The Supreme Court erred in concluding that the plaintiff was precluded from obtaining equitable relief because he had unclean hands, as the purportedly immoral conduct ascribed to him was not alleged to have been directed at the defendant, and the defendant was not injured by such conduct (see National Distillers & Chem. Corp. v Seyopp Corp., 17 NY2d 12, 15-16 ; Jara v Strong Steel Door, Inc., 58 AD3d 600 ; Columbo v Columbo, 50 AD3d 617, 619 ).
The Supreme Court also erred in determining that the plaintiff failed to join a necessary party. The defendant failed to demonstrate that the parties' brother, Magdi, needed to be a party if complete relief was to be accorded between the plaintiff and the defendant (see CPLR 1001 [a]; Spector v Toys "R" Us, Inc., 12 AD3d 358, 359 ; Joanne S. v Carey, 115 AD2d 4 ), or that Magdi would be inequitably affected by a judgment in this action absent his joinder (see Matter of Castaways Motel v Schuyler, 24 NY2d 120 ; Spector v Toys "R" Us, Inc., 12 AD3d at 359).
Finally, the Supreme Court erred in holding that this action was barred by the statute of frauds. The statute of frauds does not render void oral joint venture agreements to deal in real property, as the interest of each joint venturer in a joint venture is deemed personalty (see Mattikow v Sudarsky, 248 NY 404, 406-407 ; Fairchild v Fairchild, 64 NY 471, 479 ; Plumitallo v Hudson Atl. Land Co., LLC, 74 AD3d 1038 ; Walsh v Rechler, 151 AD2d 473 ). The plaintiff is not seeking to acquire an interest in real property. Rather, as regards the Knickerbocker property, he is asserting an interest in joint venture income and assets (see Pisciotto v Dries, 306 AD2d 262, 263 ; Johnson v Johnson, 111 AD2d 1005, 1006 ; Liffiton v DiBlasi, 170 AD2d 994 ), and, as regards the DeKalb property, he is alleging that the defendant breached his fiduciary duty in retaining the proceeds of sale of the DeKalb property despite acting as the agent for both the plaintiff and Cleopatra.
In reviewing a determination made after a nonjury trial, the power of the Appellate Division is as broad as that of the trial court, and this Court may render the judgment it finds warranted by the facts, taking into account in a close case that the trial judge had the advantage of seeing the witnesses (see Northern Westchester Professional Park Assoc. v Town of Bedford, 60 NY2d 492, 499 ; Olympus Servicing, L.P. v Lee, 56 AD3d 537, 538 ; ProHealth Care Assoc., LLP v Shapiro, 46 AD3d 792 ). Applying this standard here, the record supports the plaintiff's contention that he is entitled to a judgment awarding him the full proceeds from the sale of the DeKalb property. Moreover, the record establishes that the plaintiff should have been awarded a 10% interest in the Knickerbocker property from March 2000 forward.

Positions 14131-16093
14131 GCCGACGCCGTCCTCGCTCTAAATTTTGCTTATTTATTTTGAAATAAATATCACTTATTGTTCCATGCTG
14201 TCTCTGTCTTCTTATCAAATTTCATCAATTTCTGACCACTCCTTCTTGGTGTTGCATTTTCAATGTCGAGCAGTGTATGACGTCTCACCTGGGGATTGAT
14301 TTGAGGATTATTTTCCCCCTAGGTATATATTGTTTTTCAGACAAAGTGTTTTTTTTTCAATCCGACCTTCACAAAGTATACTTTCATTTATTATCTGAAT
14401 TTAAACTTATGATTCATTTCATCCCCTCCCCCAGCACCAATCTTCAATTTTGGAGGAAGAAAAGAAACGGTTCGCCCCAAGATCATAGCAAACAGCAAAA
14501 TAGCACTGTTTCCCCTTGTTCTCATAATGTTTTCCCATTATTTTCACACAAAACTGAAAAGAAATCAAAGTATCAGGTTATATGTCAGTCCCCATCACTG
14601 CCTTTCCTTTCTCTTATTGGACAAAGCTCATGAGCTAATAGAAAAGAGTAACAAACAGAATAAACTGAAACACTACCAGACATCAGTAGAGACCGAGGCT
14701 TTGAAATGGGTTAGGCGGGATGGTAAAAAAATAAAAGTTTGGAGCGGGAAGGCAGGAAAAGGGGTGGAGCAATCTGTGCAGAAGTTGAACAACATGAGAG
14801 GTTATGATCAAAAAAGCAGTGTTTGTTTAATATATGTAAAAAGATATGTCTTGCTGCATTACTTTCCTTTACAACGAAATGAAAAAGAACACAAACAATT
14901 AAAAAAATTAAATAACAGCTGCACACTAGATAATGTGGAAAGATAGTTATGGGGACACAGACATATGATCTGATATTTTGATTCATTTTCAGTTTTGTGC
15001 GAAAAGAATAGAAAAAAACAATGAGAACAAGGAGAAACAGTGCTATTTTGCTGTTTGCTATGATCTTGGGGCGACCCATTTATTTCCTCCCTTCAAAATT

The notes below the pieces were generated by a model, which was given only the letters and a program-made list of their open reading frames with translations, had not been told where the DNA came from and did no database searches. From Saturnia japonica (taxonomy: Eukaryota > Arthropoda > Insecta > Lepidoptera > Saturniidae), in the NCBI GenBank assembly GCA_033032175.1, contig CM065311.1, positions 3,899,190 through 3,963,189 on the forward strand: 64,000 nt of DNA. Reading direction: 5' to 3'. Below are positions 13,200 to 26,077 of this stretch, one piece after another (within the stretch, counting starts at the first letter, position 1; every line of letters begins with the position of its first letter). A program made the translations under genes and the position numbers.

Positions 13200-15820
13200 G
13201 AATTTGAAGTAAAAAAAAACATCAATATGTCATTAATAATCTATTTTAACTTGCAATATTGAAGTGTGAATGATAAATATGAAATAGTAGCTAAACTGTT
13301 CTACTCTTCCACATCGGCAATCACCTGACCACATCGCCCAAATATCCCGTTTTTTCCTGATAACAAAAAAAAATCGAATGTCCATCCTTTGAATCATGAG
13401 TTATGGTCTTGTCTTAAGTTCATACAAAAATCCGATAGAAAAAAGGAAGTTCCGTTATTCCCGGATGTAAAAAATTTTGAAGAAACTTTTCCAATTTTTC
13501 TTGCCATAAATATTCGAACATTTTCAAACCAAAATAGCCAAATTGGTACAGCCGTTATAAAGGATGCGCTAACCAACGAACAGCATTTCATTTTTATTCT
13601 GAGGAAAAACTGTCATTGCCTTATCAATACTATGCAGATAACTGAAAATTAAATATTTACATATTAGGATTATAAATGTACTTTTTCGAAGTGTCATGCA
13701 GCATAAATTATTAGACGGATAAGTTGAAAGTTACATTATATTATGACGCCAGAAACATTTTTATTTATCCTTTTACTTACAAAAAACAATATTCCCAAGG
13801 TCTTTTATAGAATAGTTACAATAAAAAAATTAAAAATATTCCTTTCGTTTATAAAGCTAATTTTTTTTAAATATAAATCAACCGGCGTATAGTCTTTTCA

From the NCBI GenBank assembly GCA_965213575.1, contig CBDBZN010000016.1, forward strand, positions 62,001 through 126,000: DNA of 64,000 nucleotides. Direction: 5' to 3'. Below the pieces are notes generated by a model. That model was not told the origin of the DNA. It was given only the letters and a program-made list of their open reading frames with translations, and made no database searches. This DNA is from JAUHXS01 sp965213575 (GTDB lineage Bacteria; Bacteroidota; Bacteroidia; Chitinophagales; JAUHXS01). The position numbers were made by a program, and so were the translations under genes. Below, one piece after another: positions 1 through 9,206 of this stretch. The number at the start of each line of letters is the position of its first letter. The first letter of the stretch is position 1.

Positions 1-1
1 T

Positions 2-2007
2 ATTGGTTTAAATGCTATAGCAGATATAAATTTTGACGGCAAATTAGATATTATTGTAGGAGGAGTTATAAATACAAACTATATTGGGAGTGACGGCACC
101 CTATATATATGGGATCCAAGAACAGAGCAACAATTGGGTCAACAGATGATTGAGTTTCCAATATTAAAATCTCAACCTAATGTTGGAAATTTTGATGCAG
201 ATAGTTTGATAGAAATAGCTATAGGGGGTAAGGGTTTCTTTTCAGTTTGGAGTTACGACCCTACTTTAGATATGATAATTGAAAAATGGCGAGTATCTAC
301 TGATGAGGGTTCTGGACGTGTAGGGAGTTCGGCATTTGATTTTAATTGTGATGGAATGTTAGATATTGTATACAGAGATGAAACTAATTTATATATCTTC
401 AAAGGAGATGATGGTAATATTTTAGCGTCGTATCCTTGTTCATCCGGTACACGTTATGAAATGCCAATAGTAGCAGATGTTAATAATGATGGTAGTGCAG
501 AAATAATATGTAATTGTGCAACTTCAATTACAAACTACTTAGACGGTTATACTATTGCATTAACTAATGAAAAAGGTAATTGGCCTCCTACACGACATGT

Accordingly, we remit the matter to the Supreme Court, Kings County, for a determination of the amount of proceeds generated by the sale of the DeKalb property, a calculation and determination of the plaintiff's 10% interest in the net income generated by the Knickerbocker property from August 2000 until the date of entry of an amended judgment, as herein provided, and the entry thereafter of an appropriate amended judgment awarding the plaintiff those sums and declaring that the defendant is obligated to pay the plaintiff 10% of the net income generated by the Knickerbocker property from the date of the entry of the amended judgment forward. Angiolillo, J.P., Dickerson, Belen and Hall, JJ., concur.